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TruScan and related optical technologies provide economical field testing of product identification or authentication
Themo Fisher Scientific (Wilmington, MA), having acquired Ahura, the originator of TruScan, has announced new language versions of the family of devices and expanded libraries of chemical compounds that can be identified by the portable units. These enhancements represent a broadening of the technology’s markets, says Duane Sword, business manager Portable Optical Analysis Group, to include fire, police and industrial safety professionals, homeland security and customs, as well as conventional quality checks in API or finished-goods distribution for pharma.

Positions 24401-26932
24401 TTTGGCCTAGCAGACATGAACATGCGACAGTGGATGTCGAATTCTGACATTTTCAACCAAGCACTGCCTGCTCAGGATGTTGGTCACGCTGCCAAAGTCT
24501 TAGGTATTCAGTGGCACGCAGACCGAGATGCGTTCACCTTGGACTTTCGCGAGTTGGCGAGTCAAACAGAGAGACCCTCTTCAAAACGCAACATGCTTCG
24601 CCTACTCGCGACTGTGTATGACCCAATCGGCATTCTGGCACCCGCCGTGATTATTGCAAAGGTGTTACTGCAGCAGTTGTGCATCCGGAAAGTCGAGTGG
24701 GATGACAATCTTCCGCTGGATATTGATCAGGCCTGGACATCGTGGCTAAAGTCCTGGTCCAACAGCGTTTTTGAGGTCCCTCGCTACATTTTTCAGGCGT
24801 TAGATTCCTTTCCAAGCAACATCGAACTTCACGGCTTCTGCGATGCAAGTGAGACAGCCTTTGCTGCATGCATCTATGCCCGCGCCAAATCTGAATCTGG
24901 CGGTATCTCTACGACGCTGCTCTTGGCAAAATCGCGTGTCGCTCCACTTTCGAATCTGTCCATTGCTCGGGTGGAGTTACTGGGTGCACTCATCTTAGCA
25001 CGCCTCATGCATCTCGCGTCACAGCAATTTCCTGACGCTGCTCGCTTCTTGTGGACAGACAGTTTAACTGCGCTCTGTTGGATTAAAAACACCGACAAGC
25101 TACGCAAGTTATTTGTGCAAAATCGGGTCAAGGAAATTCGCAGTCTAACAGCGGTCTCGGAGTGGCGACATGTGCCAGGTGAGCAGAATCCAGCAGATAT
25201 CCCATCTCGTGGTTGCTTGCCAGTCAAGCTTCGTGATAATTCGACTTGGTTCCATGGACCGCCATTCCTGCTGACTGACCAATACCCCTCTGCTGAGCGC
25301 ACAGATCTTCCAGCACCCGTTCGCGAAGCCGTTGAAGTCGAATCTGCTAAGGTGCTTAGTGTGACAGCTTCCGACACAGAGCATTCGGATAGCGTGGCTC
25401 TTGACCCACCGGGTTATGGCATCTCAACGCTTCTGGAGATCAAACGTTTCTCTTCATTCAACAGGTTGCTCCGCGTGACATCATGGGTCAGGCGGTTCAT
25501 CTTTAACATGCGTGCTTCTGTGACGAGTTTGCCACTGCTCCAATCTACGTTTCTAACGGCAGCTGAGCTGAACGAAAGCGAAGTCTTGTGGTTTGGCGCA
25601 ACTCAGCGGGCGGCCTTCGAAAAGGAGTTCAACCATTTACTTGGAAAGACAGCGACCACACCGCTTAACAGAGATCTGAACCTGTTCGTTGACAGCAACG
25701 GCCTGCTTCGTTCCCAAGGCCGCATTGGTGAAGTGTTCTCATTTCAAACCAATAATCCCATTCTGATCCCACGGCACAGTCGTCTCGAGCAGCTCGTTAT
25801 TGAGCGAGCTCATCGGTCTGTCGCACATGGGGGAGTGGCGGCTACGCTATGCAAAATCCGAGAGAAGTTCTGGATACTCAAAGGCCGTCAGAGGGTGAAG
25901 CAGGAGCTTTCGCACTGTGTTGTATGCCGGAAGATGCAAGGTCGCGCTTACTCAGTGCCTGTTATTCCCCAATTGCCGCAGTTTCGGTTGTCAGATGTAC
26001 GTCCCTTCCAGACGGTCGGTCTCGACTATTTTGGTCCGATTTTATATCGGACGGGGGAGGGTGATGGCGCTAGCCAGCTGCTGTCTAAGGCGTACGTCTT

Thermo Fisher Scientific’s products include TruScan, TruDefender and microPhazir; the first two employ Raman spectroscopy, and the latter, near-infrared (NIR). Both have the advantage of being simply a surface scan of the target sample (samples do not need to be chemically altered, and can even be scanned through transparent packaging). The spectrograph is compared to a library of scans that either Thermo Fisher, or the user, builds beforehand. Sword says TruScan is being used routinely in product acceptance at loading docks for APIs, for identifying counterfeits or adulterated products and ingredients in the field. While its analysis is not a drop-in replacement for cGMP lab procedures, its convenience and instant analysis provides meaningful value to users. Chemical (or mixture) profiles can be built in a matter of hours by the user.